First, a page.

Meritocracy in Wisconsin

The Governor of Wisconsin is paying a 27-year-old college dropout who has never held a real job more than $80k a year to run environmental regulation for the state’s Department of Commerce. Oh, yeah: his father is a big-time lobbyist who chipped in six figures to the Walker campaign.

See, if we just get rid of civil service protection and public-employee unions, we won’t be stuck with over-paid and under-qualified state workers who can’t be fired despite their inability to do the work. And if we get rid of affirmative action, we can hire people based on their qualifications, rather than their descent.

Oh, wait …

Well, look on the bright side. To wingnuts, hiring unqualified people because their parents are important isn’t a problem as long as the unqualified people are rich and white.

Anyway, the universities are full of leftists; if the kid dropped out of UW it wasn’t because he was dumb or lazy, but because he was standing up for his conservative principles. And his inability to find a real job before he turned 27 is probably Barack Obama’s fault, or ACORN’s fault. No? Then let’s blame it on George Soros or Planned Parenthood or the SEIU.

After all, it stands to reason that if your father is a big-time lobbyist for homebuilders you must know a lot about business, so putting this ne’er-do-well in charge of environmental regulation makes perfect sense.

Here’s hoping that the State Senate recalls in Wisconsin are just a warm-up for the Gubernatorial recall.

Author: Mark Kleiman

Professor of Public Policy at the NYU Marron Institute for Urban Management and editor of the Journal of Drug Policy Analysis. Teaches about the methods of policy analysis about drug abuse control and crime control policy, working out the implications of two principles: that swift and certain sanctions don't have to be severe to be effective, and that well-designed threats usually don't have to be carried out. Books: Drugs and Drug Policy: What Everyone Needs to Know (with Jonathan Caulkins and Angela Hawken) When Brute Force Fails: How to Have Less Crime and Less Punishment (Princeton, 2009; named one of the "books of the year" by The Economist Against Excess: Drug Policy for Results (Basic, 1993) Marijuana: Costs of Abuse, Costs of Control (Greenwood, 1989) UCLA Homepage Curriculum Vitae Contact: Markarkleiman-at-gmail.com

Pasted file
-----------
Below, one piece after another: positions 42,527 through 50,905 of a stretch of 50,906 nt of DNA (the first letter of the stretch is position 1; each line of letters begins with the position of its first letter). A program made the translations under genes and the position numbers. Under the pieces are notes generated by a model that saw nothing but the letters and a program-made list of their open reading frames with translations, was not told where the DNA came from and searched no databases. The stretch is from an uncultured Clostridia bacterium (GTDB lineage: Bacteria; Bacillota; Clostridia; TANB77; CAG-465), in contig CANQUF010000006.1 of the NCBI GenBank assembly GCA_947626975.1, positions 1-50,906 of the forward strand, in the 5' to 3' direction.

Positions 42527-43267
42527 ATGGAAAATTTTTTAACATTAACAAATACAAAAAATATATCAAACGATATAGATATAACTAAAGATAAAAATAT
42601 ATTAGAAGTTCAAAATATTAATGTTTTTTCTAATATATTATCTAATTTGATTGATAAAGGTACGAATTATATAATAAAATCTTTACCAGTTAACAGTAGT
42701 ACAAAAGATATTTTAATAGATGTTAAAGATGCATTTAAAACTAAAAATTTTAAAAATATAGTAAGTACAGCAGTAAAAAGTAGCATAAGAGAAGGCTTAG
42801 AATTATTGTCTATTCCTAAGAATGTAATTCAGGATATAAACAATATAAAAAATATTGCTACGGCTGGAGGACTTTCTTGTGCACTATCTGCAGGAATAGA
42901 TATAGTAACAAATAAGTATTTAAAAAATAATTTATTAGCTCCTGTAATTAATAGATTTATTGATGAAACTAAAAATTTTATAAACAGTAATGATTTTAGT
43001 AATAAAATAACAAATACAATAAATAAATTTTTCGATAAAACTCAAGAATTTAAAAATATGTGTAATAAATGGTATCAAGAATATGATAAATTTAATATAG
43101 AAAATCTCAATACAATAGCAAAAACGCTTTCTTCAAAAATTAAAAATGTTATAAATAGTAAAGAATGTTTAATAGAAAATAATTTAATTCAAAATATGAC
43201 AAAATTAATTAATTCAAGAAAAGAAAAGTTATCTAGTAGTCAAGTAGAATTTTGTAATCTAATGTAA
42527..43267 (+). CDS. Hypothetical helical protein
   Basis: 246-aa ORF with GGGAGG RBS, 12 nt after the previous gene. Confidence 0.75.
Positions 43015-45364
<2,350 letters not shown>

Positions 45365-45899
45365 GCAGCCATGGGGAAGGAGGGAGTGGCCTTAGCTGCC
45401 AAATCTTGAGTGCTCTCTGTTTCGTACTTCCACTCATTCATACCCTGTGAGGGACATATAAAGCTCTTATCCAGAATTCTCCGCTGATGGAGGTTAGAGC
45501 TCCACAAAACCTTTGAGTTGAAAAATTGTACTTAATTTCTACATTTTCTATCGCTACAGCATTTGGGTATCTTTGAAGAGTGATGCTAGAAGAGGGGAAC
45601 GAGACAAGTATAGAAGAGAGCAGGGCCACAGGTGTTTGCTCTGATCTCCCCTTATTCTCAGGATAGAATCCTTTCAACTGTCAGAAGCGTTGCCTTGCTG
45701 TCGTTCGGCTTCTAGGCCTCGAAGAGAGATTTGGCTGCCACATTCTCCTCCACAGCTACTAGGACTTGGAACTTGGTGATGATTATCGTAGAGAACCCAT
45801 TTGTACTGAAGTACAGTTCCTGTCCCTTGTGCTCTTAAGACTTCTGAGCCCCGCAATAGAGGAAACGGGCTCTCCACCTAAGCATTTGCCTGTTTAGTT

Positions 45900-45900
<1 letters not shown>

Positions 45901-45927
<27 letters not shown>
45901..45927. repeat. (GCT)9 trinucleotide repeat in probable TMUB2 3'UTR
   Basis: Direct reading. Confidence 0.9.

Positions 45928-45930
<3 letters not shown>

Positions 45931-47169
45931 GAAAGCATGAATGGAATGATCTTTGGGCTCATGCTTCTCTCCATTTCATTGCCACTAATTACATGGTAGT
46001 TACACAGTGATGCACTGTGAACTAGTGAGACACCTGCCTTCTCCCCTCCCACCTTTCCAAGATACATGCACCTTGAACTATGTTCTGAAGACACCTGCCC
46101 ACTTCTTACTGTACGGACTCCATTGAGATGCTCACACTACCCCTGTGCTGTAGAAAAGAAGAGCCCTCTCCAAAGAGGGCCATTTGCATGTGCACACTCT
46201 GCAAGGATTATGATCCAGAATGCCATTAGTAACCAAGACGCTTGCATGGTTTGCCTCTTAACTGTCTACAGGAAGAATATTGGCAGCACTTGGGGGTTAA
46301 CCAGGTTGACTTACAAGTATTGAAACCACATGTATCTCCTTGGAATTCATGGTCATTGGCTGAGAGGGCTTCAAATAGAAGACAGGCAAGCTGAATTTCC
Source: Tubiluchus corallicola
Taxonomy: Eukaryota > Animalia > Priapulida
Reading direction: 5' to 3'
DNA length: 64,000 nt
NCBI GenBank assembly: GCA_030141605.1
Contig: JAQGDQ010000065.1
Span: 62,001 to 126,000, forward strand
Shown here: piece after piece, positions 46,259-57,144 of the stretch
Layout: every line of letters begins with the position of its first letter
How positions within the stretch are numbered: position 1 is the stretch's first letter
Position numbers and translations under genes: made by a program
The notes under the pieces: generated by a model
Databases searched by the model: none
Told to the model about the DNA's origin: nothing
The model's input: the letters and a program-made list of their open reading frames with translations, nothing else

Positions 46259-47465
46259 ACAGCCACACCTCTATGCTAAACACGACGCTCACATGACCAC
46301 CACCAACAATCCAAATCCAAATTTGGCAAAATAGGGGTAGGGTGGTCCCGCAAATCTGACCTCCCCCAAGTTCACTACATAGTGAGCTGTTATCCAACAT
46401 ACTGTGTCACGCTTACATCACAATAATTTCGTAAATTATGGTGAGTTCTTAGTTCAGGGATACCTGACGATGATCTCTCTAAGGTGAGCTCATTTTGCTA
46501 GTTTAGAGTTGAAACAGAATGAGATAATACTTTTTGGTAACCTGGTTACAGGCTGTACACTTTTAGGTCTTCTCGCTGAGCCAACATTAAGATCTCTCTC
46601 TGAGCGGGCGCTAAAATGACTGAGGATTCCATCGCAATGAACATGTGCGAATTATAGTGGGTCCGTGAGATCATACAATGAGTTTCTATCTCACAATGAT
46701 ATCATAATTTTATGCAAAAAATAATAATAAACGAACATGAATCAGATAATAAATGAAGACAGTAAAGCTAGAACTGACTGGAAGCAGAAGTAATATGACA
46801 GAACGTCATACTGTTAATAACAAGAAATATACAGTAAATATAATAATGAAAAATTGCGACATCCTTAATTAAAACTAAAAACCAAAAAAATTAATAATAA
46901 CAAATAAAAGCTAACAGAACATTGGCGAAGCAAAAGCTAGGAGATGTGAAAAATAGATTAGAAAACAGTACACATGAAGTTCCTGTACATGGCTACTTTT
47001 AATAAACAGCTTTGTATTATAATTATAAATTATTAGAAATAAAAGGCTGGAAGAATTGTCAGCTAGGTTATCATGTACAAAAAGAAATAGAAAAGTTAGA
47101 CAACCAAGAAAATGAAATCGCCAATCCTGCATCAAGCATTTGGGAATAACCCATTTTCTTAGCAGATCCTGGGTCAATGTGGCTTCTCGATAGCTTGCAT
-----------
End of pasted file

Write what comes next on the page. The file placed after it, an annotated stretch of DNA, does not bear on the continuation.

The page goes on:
21 thoughts on “Meritocracy in Wisconsin”

  1. Is there such a thing as an anti-meritocracy? Where you give the job to the least qualified person, so they are as ineffective as possible?

    Kinda like when your head of HR gets fired for sexual harassment. (true story, btw.)

  2. Even better than the head of HR getting fired for sexual harassment is the head of the EEOC, which enforces the law against sexual harassment, getting put on the Supreme Court despite having committed sexual harassment while heading the EEOC.

  3. We Arizona old-timers remember a Republican governor named Evan Meachum: he was a proto-teapartier (his far-right constituency didn’t have the kind of intraparty power it now has) and was impeached by a Republican-led legislature. His policies weren’t that far off from the rock-ribbed conservatism of his peers but he was personally embarrassing to the state and was a political loose cannon — not a “member of the club” you might say. I’ve seen more than a few office seekers (and holders) these past two years who look a lot like old Ev.

  4. Yes Mobius, it’s called Republican governance. Instead of starving the beast, you just dress up like one and go golfing.

  5. “Kinda like when your head of HR gets fired for sexual harassment.”

    Well, almost two decades ago, MIT had a student-affairs dean who was also in charge of sexual harassment cases. Then, one day, the student-run paper published the story of his long-term, on-and-off affair with a married departmental secretary, with both filing harassment charges against each other. He was gone from campus the same day and, after 24 hours, never heard from again.

  6. MIT also had a Dean Of Admissions who faked her resume. It was only discovered after she’d been in office a long time, having risen all the way through the ranks, and she was greatly respected for her job performance, but the irony was just a bit too intense and she had to go. She apparently still works as a consultant to university admissions departments.